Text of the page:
2754 S La Cienega Blvd
November 4 - December 23
Family homes spread open their walls like flower petals greeting the sun. In several paintings by Ann Toebbe, domestic spaces are shown from above, with patterned floors and walls flattened on the same plane. What lies inside is not some form of suburban dysfunction, though. No one dishes the dirt; in fact, no one appears at all. In one scene of a living room, Family Room (Artist), 2017, stock art covers the walls, toys clutter the floor, and Good Eats plays on the television. Despite their familiar appearance, the objects in these interiors reveal little about their owners.
In contrast, Sarah McEneaney’s paintings show a distinctly singular life through her home. The artist depicts herself (a chic and mature woman) in each image, and the perspective is always raised, as if one were looking through a picture window. In Office Work, 2015, McEneaney is seated in her home office, looking at a picture of a dog on her laptop. Behind her, pets stand idly or rest. The animal motif seems innocent enough, until one notices that behind her are shelves of abstract, feline-like corpses—a rare, surreal element among her works on view here.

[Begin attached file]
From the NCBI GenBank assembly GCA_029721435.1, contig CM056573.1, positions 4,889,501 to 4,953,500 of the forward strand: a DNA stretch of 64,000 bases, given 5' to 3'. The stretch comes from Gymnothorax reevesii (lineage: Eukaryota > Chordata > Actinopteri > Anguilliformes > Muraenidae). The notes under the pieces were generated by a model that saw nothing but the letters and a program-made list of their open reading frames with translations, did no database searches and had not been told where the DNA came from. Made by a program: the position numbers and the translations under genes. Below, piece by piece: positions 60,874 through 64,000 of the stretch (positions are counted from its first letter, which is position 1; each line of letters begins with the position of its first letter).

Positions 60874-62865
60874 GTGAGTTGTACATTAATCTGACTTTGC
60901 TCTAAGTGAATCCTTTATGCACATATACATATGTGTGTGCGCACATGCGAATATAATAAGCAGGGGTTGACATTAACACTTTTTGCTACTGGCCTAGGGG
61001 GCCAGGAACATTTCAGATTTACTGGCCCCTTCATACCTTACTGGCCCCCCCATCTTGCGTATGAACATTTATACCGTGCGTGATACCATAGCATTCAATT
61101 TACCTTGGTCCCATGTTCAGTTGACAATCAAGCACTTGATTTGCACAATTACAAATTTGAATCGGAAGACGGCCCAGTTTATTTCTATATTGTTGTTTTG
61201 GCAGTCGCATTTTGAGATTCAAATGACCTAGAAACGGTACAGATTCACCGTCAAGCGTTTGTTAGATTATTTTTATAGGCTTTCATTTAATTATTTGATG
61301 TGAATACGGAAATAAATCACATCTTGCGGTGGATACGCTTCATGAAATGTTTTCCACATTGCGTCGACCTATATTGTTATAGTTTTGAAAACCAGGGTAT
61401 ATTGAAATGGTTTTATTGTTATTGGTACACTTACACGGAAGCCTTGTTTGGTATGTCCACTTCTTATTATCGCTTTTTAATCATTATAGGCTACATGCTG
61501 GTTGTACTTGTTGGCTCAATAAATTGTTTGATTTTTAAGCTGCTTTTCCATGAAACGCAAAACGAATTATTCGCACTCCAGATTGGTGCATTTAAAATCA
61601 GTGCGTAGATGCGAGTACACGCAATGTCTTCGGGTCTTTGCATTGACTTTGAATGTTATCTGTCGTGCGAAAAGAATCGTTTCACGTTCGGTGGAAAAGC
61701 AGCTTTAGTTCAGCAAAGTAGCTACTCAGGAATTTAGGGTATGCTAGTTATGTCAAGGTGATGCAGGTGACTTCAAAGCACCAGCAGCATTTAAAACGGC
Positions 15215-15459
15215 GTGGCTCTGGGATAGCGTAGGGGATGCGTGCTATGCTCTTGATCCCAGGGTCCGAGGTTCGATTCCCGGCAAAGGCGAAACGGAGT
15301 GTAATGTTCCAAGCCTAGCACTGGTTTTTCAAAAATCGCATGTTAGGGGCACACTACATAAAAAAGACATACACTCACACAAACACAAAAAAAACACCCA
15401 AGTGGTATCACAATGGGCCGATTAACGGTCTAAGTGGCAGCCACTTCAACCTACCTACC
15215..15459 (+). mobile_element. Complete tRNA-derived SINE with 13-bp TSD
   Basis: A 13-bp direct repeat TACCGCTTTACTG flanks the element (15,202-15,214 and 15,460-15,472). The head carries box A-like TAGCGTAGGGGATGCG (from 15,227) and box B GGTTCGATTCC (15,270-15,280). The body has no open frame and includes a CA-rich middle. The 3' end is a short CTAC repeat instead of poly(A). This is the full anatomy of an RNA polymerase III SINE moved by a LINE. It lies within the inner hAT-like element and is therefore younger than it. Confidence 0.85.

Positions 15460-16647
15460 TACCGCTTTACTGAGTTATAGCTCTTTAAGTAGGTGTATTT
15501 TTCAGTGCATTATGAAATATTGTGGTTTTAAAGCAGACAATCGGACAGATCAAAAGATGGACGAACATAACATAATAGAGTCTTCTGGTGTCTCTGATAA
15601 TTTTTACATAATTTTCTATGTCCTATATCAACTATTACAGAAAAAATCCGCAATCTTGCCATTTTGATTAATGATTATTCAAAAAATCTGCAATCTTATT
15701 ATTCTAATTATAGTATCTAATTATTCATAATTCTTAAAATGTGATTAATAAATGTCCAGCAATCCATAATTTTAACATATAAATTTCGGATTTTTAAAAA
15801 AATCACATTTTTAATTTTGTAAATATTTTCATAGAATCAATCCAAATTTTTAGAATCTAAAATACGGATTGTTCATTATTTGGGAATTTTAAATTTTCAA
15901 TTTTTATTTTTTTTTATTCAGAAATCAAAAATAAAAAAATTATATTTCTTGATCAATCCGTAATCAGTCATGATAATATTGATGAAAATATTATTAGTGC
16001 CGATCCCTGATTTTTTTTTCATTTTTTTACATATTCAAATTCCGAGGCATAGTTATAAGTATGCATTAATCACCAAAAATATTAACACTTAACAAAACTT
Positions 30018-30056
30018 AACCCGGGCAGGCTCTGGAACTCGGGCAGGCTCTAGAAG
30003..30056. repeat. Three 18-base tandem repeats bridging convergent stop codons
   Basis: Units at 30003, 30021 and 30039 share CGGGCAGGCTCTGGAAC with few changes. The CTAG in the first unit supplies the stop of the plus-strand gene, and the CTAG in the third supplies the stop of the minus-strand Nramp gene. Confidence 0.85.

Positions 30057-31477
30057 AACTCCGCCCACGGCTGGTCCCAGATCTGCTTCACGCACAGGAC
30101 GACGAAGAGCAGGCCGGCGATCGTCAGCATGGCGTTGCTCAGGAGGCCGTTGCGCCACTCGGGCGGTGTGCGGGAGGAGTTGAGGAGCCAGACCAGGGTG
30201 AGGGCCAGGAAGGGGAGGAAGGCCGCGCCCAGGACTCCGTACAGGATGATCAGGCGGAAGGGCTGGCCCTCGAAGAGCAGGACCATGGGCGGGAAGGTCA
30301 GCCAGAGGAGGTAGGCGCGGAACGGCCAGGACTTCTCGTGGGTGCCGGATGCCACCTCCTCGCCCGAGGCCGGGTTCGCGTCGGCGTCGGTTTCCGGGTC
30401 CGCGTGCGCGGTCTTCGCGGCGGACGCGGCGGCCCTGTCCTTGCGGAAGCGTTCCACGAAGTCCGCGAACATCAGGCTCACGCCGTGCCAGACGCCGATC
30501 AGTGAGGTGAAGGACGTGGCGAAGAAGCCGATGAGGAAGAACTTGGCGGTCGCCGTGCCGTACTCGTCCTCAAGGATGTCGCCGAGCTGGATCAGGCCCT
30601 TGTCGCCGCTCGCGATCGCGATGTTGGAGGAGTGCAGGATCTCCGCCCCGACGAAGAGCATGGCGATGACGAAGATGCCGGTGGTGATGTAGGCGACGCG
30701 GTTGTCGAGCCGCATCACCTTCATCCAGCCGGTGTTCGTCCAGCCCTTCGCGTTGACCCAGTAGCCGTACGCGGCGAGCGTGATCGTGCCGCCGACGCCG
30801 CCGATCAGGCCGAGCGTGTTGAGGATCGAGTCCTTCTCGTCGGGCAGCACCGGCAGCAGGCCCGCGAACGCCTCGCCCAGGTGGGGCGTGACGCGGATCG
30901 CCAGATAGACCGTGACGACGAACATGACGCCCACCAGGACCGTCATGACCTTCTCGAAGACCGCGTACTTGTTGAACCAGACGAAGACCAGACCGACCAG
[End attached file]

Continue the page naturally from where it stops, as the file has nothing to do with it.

Both artists consider objects of domesticity—everyday items can be so generic that they say little, or they are loaded with personal associations, which remain opaque to outsiders. What is the sweet spot? This conundrum is exemplified in McEneaney’s culminating work, Studio Spring Summer 2017, which shows her workspace with three other paintings that appear in this very show, hung on the studio’s wall. At first glance, these works look like decoration, but their significance is evident within the artist’s own space.